According to a Purdue Engineering Department study released last month there are potentially volatile organic compounds and other toxic gasses in the steam venting from the cured-in-place-pipe process. Are workers and the public safe?
From Purdue’s news release:
New research is calling for immediate safeguards and the study of a widely used method for repairing sewer-, storm-water and drinking-water pipes to understand the potential health and environmental concerns for workers and the public.
The procedure, called cured-in-place pipe repair, or CIPP, was invented in the 1970s. It involves inserting a resin-impregnated fabric tube into a damaged pipe and curing it in place with hot water or pressurized steam, sometimes with ultraviolet light. The result is a new plastic pipe manufactured inside the damaged one. The process can emit chemicals into the air, sometimes in visible plumes, and can expose workers and the public to a mixture of compounds that can pose potential health hazards, said Andrew Whelton, an assistant professor in Purdue University’s Lyles School of Civil Engineering and the Environmental and Ecological Engineering program.
In response to the Purdue Study, the National Association of Sewer Service Companies has released their analysis of the research and believe the researchers did not follow proper protocols. Here’s a portion of NASSCO’s response
It is clear that NASSCO guidelines and specific quality and safety protocols were not utilized during the testing performed, nor referenced in the study by the University.
This is of great concern to NASSCO and other organizations aligned to our industry that continually use, monitor and evaluate the effectiveness and safety levels of CIPP technology. It is difficult for us to understand how a representative team from a reputable University would not fact check their information and assumptions before publishing such critical information to the public.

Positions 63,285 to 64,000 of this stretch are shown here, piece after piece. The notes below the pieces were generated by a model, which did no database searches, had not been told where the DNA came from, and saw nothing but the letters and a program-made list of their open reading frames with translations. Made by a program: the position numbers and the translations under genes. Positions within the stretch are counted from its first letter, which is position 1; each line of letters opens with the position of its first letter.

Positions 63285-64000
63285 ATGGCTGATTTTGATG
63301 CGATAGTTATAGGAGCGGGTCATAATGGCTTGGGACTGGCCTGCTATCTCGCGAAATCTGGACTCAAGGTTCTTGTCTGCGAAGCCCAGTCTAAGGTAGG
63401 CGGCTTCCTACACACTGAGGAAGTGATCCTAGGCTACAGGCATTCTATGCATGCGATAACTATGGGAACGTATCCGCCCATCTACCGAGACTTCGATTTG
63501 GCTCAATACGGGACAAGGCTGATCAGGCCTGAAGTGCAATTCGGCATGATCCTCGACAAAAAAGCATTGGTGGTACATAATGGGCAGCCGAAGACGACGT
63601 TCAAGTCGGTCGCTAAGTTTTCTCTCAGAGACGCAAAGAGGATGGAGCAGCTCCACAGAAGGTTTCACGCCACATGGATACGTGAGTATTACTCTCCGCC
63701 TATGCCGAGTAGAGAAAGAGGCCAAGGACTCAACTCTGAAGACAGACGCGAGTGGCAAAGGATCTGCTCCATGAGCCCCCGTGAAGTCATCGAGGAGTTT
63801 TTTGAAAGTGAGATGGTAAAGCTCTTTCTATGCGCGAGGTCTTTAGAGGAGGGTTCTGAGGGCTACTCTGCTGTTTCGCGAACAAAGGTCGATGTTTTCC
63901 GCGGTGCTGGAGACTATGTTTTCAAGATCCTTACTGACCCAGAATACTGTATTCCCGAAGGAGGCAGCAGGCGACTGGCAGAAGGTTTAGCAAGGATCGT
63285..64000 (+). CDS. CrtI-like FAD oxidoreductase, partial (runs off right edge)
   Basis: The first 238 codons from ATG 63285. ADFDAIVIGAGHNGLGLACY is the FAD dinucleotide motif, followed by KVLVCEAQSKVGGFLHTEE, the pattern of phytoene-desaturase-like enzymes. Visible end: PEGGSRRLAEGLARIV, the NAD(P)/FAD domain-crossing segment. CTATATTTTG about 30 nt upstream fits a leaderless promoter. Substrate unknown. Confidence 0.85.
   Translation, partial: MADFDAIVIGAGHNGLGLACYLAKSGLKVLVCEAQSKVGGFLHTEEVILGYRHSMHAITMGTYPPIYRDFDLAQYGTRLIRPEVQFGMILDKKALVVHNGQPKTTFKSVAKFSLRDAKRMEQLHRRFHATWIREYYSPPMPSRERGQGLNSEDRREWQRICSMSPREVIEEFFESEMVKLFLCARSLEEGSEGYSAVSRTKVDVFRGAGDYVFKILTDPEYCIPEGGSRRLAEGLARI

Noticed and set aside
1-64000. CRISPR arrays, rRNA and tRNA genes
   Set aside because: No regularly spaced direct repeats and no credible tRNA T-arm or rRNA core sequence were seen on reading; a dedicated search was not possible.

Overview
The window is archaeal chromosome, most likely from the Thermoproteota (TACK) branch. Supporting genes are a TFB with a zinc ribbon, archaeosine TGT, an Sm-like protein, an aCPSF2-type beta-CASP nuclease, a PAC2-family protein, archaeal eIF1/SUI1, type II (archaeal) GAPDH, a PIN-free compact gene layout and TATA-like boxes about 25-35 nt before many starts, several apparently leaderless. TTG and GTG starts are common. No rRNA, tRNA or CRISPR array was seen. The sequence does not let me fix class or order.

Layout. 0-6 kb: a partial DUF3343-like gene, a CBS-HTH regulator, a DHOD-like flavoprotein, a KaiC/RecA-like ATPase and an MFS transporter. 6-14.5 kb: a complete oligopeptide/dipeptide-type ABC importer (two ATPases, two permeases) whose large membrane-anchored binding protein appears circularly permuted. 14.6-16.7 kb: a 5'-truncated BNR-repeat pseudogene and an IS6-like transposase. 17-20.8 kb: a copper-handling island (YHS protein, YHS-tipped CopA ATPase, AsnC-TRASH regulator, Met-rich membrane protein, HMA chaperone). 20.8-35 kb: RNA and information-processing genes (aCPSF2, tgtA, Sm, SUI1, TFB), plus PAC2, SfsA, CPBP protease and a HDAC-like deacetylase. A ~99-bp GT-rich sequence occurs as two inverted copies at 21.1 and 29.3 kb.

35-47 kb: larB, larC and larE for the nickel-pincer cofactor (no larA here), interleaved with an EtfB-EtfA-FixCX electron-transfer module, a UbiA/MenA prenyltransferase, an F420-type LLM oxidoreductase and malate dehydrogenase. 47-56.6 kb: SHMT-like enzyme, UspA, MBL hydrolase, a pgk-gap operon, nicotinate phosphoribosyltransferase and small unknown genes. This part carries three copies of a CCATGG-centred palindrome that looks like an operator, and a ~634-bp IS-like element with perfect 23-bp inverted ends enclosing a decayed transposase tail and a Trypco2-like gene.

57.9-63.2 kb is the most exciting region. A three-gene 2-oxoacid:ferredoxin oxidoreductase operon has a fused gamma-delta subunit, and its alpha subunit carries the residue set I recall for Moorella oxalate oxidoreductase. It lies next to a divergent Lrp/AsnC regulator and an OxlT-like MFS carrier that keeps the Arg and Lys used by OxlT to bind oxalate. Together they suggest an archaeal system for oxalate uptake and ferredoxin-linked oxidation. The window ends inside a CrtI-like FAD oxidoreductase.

Purdue University proceeded to publish the same disputed information and additional findings without any apparent peer review, and did not include the resources readily available from NASSCO. Further, there was still no communication with NASSCO or, to our understanding, other organizations that could have provided excellent feedback and supportive data to provide a more accurate portrayal of CIPP technology.
A review of the data released in the initial Purdue study indicated a number of inconsistencies that had not been experienced or documented previously in the industry. This is based on extensive testing performed around the world. To our understanding, these data were not considered before coming to a final conclusion or publication of the report.
Where do you stand on the safety of the CIPP steam curing process? Let us know in the comments section below. We’ll be sure to keep folks up to date as this story progresses.
In a public notice unrelated to Purdue’s study the California Department of Public Health recently warned contractors should manage CIPP vapors carefully…
There is a possibility of residual chemical releases with CIPP processes. Most of the studies relating to residual chemical releases have focused on environmental impacts from styrene, however migration of vapors and potential impacts on indoor air are also important to consider.
Additional news coverage:
- When the sewer pipe breaks, watch out for what comes next, Circle of Blue
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